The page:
With deer season over, the hunt for trophy sheds is on

Antlers are the “Crowns of Glory” of an adult whitetail buck, and the search for shed antlers in the spring gives more opportunity for deer hunters to be in the field.

While it’s not quite the same as harvesting an adult buck during the open season, finding the shed antlers from the buck once the season is over can be rewarding. 

At least the hunter knows that, for now, the buck is alive and well and hopefully will be around next season for the hunter to match his wits against. Searching for shed antlers has become quite popular these days with deer hunters. Keeping hunters connected with the land is a good thing. Some hunters have amassed quite a collection and it’s great fun for younger hunters.

With the season having just ended, now is the time to be making plans and getting the habitat ready for the upcoming deer season. On the Moreland/Guidry Estate, I have been spending my time thus far thinning out the three year old Cow Oak plantings and replanting trees in areas damaged by Hurricane Ida. Perhaps you see the need to put in a new food plot or perhaps move a stand to a new location. Now is the time to be doing the work rather than sitting by the fire waiting for warmer spring weather.

I find it interesting that finally, near the end of winter and with the season well over, we are finally getting the cold weather we were looking for last November and December. Our God does indeed work in mysterious ways! 

But back to those shed antlers. 

While you are out and about getting ready for next season it is always good to keep your eyes open for shed antlers. You certainly do not want the tractor tire to find them! And it’s a great time to learn more about deer and their antlers as well.

This picture with four sheds shows the difference between new sheds and old sheds. The old ones are bleached white and have been gnawed on by rodents.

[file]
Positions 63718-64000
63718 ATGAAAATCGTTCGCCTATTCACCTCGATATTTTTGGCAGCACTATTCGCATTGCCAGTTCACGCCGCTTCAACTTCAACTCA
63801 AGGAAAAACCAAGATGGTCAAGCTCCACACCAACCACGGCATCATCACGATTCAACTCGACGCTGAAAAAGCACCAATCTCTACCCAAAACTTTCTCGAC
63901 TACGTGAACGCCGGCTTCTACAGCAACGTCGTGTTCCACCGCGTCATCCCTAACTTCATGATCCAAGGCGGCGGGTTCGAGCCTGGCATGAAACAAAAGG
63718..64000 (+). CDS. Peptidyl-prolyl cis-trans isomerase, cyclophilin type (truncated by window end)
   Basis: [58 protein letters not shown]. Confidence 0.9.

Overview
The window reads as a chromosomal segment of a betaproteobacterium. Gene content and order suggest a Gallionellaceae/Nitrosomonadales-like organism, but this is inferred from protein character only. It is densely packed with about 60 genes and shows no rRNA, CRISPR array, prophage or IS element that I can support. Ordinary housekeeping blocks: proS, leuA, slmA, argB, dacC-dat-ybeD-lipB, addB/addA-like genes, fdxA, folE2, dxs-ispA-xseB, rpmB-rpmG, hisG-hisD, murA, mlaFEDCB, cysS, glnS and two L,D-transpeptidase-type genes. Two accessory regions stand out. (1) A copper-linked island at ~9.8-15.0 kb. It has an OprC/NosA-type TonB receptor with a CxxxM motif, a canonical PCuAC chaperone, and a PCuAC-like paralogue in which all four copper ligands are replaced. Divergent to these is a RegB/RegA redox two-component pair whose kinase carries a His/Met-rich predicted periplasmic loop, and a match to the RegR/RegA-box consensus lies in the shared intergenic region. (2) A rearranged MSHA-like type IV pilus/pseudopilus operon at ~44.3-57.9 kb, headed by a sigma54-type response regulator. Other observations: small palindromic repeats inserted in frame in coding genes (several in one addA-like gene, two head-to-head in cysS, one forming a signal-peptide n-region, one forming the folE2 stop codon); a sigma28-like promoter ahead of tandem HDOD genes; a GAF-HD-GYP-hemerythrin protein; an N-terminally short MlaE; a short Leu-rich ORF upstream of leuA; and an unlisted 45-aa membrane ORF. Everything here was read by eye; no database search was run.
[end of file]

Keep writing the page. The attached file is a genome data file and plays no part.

The antler cycle

As I go about in the off season doing a few deer management programs, it never fails to find someone who is not aware of the fact that deer lose their antlers every year. By now, one would think everyone knows that members of the Cervid Family grow a set of antlers over the course of a few months and then once winter is over, they fall off the head. Then at some point they grow a new set of antlers for the next season.

Antlers are very rapidly growing bones. Antlers are true solid bone composed of calcium and phosphorous without bone marrow. They grow from the pedicels, the base on which the antlers will grow. A 6-month-old buck, generally referred to as a nubby buck, will have these pedicels covered with skin, and usually will not have antlers at this age. A nubby buck is often called a button buck. The buck will begin to grow its first set of antlers in the spring and summer. Nutrition and age are the factors that determine the size of the antlers and genetics does have a part in the growth and configuration of the rack.

Nutrition is the key. If nutrition is poor, even a mature buck will have a mediocre set of antlers and not develop to its full potential had there been sufficient nutrition during the growing season. 

A wily old buck left a calling card in the woods right beside the deer hunter’s stand.

Today in Louisiana, most yearling bucks (1 ½ year olds) on native habitat probably are spikes. If nutrition is good, bucks of this age should have small branched antlers. As they grow older and nutrition is adequate the racks will grow larger as the deer grows older. High deer populations generally will not have adequate nutrition for quality antler growth so it is important to keep the deer numbers in balance with the habitat.

New antler growth begins in the spring a few weeks after the previous set of antlers have been shed. The growing antlers are covered with a soft material called velvet and blood vessels bring the nutrients to the growing bone cells. Antlers are soft and fragile during this stage and damage to the antlers can happen. In the fall as daylight begins to decrease, the testosterone levels in the buck begin to increase and this signals an end to antler growth. The burr at the base of the antler grows and cuts off the blood vessels. The velvet begins to dry up and the mineralization process occurs, creating the solid bony antler.